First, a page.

Deputy Prime Minister Nick Clegg's pledge of £600 million to fund free school meals for all P1, P2 and P3 state school pupils in England from September 2014, regardless of their parents' income, is expected to raise the number of eligible pupils from the current 400,000 to 1.5 million nationwide and save parents £400 a year per child.
But subsidising free school meals for three years of a child's life does not guarantee an improved national diet. Nutritional standards for school lunches are not compulsory in England as they have been in Scotland for years. So if local authorities - the delivery agents for school meals - aren't obliged to source quality ingredients, what is to stop them cutting procurement budgets and sourcing poor-quality processed frozen meals in bulk, heating them up remotely, and distributing them to schools in vans? Such a system does nothing to reconnect children with food - surely an imperative in this age of obesity.
Free school meals are available here for every child from P1 to S6, if the parents are receiving welfare benefits. Uptake has been steadily increasing and now stands at almost one in four. For those who pay, prices vary from £2 (Stirling) to £1.75 (Fife) and £1.20 (Glasgow).
There is no evidence Scotland will ever receive the mooted £60m budget "windfall" from Mr Clegg. It has been suggested by school meal campaigners that it might be better if Scotland introduced a flat rate of £1 for every school meal to help fund a rolled-out programme of healthy dishes cooked in-house from scratch with locally sourced fresh ingredients. Such good practice is already followed by local authorities such as Stirling, though the price of a school meal is £2 in primary (£2.10 in secondary) and uptake is 40%.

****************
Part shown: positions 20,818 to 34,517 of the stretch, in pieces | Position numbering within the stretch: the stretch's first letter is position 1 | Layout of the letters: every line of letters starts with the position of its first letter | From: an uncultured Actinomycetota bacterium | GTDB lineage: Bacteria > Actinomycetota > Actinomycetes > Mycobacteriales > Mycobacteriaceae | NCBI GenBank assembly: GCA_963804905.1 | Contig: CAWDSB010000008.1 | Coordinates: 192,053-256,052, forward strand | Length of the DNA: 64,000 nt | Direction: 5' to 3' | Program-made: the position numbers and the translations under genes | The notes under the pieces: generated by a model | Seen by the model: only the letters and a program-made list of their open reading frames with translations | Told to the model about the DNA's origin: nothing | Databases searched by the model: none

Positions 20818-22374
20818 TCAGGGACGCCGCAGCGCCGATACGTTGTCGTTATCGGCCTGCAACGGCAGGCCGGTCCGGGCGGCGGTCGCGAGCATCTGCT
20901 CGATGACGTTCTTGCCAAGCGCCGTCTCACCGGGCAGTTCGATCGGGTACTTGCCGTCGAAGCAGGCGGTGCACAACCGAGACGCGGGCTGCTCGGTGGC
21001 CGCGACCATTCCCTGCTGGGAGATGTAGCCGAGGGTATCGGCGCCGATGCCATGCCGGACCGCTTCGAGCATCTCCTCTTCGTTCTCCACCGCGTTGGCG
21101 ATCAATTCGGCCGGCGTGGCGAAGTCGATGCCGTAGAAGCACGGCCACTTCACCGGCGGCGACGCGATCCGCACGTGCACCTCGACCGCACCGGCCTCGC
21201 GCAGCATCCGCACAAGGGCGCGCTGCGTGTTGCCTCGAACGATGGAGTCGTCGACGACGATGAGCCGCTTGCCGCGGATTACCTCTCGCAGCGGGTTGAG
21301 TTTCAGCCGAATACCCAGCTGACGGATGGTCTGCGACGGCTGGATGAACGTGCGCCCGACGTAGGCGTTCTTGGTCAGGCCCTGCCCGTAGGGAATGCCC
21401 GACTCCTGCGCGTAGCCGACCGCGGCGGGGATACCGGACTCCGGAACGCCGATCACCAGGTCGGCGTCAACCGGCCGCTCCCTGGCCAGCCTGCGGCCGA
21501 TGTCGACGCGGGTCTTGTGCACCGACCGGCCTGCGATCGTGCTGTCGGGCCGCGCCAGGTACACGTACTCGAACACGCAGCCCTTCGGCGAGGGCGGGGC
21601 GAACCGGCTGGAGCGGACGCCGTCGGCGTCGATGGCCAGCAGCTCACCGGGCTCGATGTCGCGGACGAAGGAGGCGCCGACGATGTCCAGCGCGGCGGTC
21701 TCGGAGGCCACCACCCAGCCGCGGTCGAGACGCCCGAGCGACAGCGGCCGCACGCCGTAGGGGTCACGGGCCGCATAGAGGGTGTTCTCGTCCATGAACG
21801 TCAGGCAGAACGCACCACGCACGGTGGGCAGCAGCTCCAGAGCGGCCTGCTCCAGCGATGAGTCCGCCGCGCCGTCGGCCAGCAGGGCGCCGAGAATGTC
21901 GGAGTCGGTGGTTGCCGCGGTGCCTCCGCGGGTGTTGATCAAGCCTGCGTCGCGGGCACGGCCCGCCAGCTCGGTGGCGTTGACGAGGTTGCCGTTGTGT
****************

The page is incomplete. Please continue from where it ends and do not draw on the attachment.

Introducing a universal ticket price could, it is said, bring this cost down, help increase uptake and reduce the number of unhealthy packed lunches made by misguided parents (cold turkey nuggets/lumps of cheese).
Good food has to be realistically priced and we must escape the mindset, encouraged by supermarkets, that food should be as cheap as possible and therefore relegated to the bottom of family household and council budgets. Cheap food is basically rubbish food packed with salt, fat, sugar and additives.
Legacy work is ongoing. Education Scotland reports 75% of primary and 33% of secondary schools are now growing their own food. The Food For Life Catering Mark, a certification scheme managed by the Soil Association Scotland to ensure caterers provide fresh, healthy meals, is delivering results. The scheme has bronze, silver and gold tiers. East and North Ayrshire Councils both have gold for their primary school meals service, and North Ayrshire for one secondary school; South Lanarkshire, Highland, East Lothian and Fife all have bronze for their primary school meals; and Edinburgh Catering Services has bronze for one high and one primary school. Stirling is going for silver. Glasgow City has cut its procurement budget by £1.5m, has an uptake of 70% and his having ongoing discussions with the Soil Association.
Progress in this holistic approach might be slow but it's steady, and a sensible way to build a healthy appetite.
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